Neural Knitworks is a collaborative art/science project about mind and brain health that originated in National Science Week. Its first exhibition at Sydney’s Hazelhust Regional Gallery in 2014 sparked a neural network that now reaches across the globe, and next week, community members in Cambridge will have the opportunity to create textile neurons as they discuss the brain with leading neuroscientists.
Neural Knitworks brings neuroscientists together with community members to promote brain and mind research through the practice of yarn craft. As part of the 2017 Cambridge Science Festival, founding artist Pat Pillai will lead several public workshops with Cambridge-based neuroscientists.
Crafters will get to make textile neurons in their hands at the same time as they forge new neural pathways in their brains; enhancing their brain health in the process of learning a new skill. Neuroscience researchers will give short talks then join the knit-in, applying their expert scientific knowledge to craft as they too make neurons and contribute to a brain installation. Cambridge neuroscientists have responded enthusiastically to the idea with many committing to give short research talks at the event.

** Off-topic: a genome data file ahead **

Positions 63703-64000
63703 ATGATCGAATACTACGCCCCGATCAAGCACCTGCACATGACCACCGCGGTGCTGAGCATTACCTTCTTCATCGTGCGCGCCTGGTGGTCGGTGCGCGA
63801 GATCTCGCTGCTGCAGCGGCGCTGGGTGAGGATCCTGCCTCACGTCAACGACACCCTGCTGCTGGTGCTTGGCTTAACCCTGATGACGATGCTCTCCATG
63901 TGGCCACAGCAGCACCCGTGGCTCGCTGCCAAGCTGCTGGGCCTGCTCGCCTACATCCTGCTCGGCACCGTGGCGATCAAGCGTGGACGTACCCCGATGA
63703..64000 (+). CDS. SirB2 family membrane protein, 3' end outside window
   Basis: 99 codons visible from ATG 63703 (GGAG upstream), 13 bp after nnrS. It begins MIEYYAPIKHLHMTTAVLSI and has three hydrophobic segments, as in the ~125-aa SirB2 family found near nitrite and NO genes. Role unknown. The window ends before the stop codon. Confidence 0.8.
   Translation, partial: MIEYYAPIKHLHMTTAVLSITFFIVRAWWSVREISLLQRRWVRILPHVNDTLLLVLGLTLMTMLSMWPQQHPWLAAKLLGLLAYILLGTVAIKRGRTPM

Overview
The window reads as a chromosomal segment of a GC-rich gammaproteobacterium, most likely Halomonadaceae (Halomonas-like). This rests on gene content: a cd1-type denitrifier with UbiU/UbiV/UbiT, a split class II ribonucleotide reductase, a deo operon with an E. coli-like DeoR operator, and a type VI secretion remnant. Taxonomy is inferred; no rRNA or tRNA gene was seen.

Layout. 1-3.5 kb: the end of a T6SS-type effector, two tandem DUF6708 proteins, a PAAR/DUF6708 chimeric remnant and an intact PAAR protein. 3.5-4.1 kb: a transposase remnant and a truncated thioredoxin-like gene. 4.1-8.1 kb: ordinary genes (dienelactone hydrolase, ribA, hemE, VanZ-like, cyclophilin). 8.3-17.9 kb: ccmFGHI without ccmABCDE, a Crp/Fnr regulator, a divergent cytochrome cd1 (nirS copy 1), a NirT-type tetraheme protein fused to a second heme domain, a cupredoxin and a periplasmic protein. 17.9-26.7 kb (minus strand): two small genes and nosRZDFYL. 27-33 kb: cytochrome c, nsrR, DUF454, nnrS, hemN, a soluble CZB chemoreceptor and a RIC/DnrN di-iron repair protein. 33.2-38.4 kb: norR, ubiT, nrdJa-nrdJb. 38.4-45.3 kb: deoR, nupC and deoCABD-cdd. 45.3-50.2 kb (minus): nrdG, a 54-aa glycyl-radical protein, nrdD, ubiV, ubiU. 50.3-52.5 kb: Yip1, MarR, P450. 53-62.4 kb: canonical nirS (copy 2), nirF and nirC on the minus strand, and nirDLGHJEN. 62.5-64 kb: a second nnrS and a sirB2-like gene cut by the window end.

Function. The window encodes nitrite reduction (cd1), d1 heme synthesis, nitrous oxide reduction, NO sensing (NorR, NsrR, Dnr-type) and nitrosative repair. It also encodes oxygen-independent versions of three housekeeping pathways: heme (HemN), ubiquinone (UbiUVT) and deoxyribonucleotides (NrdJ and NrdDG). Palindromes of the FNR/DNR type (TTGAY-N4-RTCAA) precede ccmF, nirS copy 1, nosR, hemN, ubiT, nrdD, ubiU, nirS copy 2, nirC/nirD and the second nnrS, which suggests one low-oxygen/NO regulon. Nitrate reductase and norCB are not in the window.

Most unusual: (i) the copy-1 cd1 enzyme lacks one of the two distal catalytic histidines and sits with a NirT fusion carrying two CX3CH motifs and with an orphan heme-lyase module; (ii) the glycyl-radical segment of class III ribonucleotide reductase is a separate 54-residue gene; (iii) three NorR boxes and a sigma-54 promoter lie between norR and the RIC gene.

Using scientifically informed knitting, crochet and no-knit patterns, Neural Knitworks was developed by Pat Pillai and Inspiring Australia with input from many brain science experts. Launched in National Science Week as a means of explaining aspects of neuroscience to the general public using a highly creative approach, the concept has been popular. Since the first textile brain installation was created at Hazelhurst Regional Gallery and Arts Centre from 1600 neurons, dozens of brain sculptures have been created across Australia, in Singapore and now in the UK.
Appealing to the general public and scientists alike, participating researchers enjoy the novel opportunity to engage with people they would otherwise never meet. Best of all, they use the opportunity to raise awareness about important brain health issues at welcoming events where beautiful art is created, new skills and learned and social connections forged – activities that help maintain healthy brains.
Many well-known Australian neuroscientists have been involved, including the project’s patron Professor Ian Hickie, AM, a psychiatrist and prominent mental health campaigner who heads up the University of Sydney’s Brain and Mind Centre, brain surgeon Dr Charlie Teo and obesity research professor Amanda Salis. As the project extends to the UK, professional scientists from a range of disciplines are now showing great interest, with the establishment of a UK chapter on the horizon. We look forward to seeing where this neural network takes us next!
The artists acknowledge inspiration from dozens of neuroscientists, Knit a Neuron UK, Sydney Hyperbolic Reef Project, Wrap with Love Inc., Pistil – X Chromosome and the mentorship of artist Hiromi Tango as part of the 2013 collaborative project Hiromi Hotel: Moon Jellies.
Jackie Randles is Manager Inspiring Australia (NSW).